Sunday, September 30, 2012

The Narrative Structure of Global Weakening

This brings us to the importance of stories – and very far from the kind of statistical analysis exemplified by Stock and Watson. Psychologists have stressed that there is a narrative basis to human thinking: people remember – and are motivated by – stories, particularly human-interest stories about real people. Popular stories tend to take on moral dimensions, leading people to imagine that bad outcomes reflect some kind of loss of moral resolve.

Robert J. Shiller is Professor of Economics at Yale University and the co-creator of the Case-Shiller Index of US house prices. His book Irrational Exuberance presciently warned of the dot-com bubble, and a second edition, released in 2005, predicted the coming collapse of the real-estate bubble. His most recent book, co-written with George Akerlof, is Animal Spirits: How Human Psychology Drives the Economy and Why It Matters for Global Capitalism.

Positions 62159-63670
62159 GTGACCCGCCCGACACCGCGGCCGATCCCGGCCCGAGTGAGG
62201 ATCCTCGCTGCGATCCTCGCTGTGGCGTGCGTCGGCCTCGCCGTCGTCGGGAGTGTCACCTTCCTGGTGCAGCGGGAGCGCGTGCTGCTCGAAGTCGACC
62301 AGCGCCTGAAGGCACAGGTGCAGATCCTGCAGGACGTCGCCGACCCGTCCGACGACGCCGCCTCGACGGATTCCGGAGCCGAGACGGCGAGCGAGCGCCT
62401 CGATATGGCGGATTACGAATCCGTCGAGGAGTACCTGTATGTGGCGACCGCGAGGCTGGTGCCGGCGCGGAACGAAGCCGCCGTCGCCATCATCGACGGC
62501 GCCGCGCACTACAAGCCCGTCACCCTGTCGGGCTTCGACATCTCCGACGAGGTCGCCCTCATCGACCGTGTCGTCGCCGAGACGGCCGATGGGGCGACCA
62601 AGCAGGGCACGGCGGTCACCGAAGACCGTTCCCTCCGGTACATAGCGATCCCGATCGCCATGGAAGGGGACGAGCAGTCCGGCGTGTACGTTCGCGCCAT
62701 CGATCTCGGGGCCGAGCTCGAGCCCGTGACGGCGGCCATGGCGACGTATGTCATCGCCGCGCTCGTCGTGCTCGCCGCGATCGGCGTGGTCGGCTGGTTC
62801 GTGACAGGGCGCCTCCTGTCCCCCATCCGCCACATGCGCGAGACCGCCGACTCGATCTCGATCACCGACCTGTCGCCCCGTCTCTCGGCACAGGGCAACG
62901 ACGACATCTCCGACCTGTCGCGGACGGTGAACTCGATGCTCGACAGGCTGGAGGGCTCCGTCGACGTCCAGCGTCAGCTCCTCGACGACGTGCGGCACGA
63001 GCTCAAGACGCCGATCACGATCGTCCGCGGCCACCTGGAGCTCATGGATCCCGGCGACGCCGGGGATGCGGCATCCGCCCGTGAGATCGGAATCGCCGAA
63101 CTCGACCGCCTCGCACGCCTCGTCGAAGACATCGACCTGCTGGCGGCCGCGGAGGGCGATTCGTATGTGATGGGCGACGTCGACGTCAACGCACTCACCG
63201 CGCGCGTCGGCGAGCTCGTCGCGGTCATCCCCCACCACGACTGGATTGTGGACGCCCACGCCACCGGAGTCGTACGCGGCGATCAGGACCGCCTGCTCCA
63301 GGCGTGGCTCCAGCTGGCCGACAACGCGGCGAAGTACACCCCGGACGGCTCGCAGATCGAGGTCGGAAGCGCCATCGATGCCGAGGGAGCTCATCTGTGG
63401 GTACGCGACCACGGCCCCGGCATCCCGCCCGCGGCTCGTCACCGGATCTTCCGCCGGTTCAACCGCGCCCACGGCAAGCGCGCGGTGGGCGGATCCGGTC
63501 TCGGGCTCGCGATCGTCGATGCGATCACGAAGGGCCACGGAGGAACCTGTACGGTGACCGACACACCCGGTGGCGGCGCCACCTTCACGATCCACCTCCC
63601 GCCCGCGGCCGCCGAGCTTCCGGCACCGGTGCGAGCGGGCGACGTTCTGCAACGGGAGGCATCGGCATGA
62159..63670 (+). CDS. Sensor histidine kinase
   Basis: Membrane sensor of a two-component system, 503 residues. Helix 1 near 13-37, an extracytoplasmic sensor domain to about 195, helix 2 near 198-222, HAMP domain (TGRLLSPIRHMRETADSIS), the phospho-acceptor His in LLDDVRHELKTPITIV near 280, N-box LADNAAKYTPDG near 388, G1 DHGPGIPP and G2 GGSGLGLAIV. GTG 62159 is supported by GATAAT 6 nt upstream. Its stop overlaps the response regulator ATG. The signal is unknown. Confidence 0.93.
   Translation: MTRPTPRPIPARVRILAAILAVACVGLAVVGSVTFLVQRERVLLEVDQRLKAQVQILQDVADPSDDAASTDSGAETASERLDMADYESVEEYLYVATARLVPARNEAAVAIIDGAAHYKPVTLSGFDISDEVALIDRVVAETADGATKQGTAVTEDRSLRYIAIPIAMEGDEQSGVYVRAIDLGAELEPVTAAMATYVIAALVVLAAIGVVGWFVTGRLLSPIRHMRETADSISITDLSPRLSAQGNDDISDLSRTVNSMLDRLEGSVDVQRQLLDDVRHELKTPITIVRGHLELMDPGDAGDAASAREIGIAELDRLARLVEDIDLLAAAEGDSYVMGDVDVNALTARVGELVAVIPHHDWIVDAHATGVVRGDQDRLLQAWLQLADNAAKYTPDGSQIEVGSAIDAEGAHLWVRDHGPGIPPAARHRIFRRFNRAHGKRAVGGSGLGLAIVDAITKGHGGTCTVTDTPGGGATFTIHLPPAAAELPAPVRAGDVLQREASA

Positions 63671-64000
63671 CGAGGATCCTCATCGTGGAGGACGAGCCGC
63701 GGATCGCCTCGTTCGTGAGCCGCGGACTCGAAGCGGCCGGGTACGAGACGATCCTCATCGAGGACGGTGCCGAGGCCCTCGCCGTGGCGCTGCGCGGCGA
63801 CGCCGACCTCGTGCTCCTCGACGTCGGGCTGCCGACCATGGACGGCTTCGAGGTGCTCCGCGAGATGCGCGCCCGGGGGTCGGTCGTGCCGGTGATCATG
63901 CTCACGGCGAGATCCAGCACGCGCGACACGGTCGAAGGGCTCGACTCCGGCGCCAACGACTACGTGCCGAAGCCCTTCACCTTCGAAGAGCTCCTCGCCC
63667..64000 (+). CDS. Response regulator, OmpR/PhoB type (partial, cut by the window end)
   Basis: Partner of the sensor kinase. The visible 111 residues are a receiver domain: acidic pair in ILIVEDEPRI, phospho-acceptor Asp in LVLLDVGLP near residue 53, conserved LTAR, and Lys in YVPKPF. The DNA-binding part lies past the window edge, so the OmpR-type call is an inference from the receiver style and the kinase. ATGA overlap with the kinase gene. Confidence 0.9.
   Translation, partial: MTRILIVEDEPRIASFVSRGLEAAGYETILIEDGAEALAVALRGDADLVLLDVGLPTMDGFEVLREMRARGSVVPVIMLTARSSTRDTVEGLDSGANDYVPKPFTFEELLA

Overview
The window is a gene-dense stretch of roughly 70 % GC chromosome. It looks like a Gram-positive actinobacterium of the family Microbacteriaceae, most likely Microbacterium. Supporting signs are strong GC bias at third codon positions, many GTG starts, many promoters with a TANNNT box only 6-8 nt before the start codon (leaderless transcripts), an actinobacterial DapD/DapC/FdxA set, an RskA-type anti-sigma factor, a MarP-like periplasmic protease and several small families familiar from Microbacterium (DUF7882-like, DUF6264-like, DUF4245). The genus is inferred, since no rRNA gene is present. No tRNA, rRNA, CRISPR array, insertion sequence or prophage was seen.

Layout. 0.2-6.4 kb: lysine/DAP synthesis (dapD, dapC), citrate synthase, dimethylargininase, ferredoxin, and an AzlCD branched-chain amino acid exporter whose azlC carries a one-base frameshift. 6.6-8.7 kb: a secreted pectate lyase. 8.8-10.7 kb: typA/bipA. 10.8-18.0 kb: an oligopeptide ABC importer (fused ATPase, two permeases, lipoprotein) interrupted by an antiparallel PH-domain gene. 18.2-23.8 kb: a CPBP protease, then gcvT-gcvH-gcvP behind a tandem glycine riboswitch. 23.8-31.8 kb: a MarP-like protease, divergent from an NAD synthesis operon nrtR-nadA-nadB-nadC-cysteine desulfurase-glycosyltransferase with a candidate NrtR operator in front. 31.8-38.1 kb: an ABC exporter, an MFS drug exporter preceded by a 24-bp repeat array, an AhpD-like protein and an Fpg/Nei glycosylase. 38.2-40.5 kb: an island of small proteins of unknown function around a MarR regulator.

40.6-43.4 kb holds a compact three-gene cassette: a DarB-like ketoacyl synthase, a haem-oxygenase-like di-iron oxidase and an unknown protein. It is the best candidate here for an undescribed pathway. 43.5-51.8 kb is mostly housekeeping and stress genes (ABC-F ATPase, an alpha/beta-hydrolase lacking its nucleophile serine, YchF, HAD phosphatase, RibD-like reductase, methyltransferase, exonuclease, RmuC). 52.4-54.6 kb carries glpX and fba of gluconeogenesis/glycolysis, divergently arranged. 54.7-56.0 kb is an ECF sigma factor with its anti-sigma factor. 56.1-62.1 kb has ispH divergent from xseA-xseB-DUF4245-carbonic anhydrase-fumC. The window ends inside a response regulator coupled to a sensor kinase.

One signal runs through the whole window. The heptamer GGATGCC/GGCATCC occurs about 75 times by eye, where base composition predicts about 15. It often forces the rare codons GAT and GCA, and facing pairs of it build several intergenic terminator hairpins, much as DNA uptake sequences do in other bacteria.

I would love to read his new book Finance and the Good Society with our book club.

Shiller is suggested as a possible Nobel Prize winner “for pioneering contributions to financial market volatility and the dynamics of asset prices”

But it is not for these accurate market forecasts or for his index that he may be in the running for Nobel honors. Rather, it is for his many studies of volatility in asset prices. In particularly, his 1981 article in American Economic Review, “Do Stock Prices Move Too Much to be Justified by Subsequent Changes in Dividends,” is a classic and highly cited study that challenged the widely accepted Efficient Market Hypothesis. This paper has been cited more than 700 times, is Shiller’s most cited journal article, and is listed in a summary on what mattered most in economics since 1970 and as one of the 20 most influential articles ever published in the American Economic Review, a study authored by several past Nobel Prize (see:

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